How Are Bugles Made?

by Beth Richards, Demand Media

    You may or may not know that the main ingredient in Bugles, a popular snack food made in the U.S. by General Mills, is corn. Combined with other basic ingredients, the maker fries the funnel-shaped snack in high-saturated-fat oil. Bugles come in several flavors, and most do not cook in hydrogenated oils. The manufacturing process is fairly simple.

    History

    According to General Mills, one of the largest food service companies in the world, Bugles initially went on the market in 1966. Over the next two years, the company released Daisy's, Buttons, Bows and Whistles, but only the Bugles snack was successful enough to continue.

    Process

    Bugles are a combination of degermed yellow corn meal with salt, baking soda, sugar, non-fat milk, wheat flour and other ingredients and preservatives depending on the flavor. The exact process of shaping the Bugles is proprietary but after shaping, the company deep-fries most flavors in coconut oil.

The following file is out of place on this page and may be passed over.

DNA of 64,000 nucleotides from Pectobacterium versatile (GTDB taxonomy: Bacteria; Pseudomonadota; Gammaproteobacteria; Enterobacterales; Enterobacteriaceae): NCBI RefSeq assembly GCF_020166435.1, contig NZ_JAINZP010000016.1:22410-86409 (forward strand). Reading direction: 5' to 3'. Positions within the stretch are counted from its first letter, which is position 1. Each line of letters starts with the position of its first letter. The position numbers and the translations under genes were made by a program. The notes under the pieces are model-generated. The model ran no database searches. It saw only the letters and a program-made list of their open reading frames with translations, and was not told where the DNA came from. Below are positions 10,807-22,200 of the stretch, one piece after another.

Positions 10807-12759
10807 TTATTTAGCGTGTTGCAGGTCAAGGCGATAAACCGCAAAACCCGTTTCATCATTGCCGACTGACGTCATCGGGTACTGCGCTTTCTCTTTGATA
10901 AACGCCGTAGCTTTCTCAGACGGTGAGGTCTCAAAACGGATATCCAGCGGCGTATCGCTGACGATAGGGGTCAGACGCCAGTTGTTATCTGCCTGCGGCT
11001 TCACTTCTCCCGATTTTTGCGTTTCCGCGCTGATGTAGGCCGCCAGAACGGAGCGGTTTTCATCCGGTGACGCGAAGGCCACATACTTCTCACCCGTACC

Flavors

    As of 2011, Bugles come in four flavors in the United States. In addition to Bugles Original, flavors are caramel, chocolate peanut butter and nacho cheese.

    Interesting Facts

    In 2010, General Mills quit selling Bugles in Canada due to slow sales. The company sells them in the UK in both barbecue and salt and vinegar flavors. The company also licenses the name and shape to other manufacturers in other countries. House Foods sells Bugles in Japan as "Tongari Corn" and Estrella sells them in Sweden as "Sombreros."

    About the Author

    Beth Richards, a freelance writer since 2002, writes about health and draws from her 25 years as a licensed dispensing optician. She has authored several books, writes for national magazines including "Country Living" and "Organic Family" and is a health and wellness features writer for several publications. She is earning a Bachelor of Arts in English from the University of Maryland.

    Photo Credits

    • Creatas/Creatas/Getty Images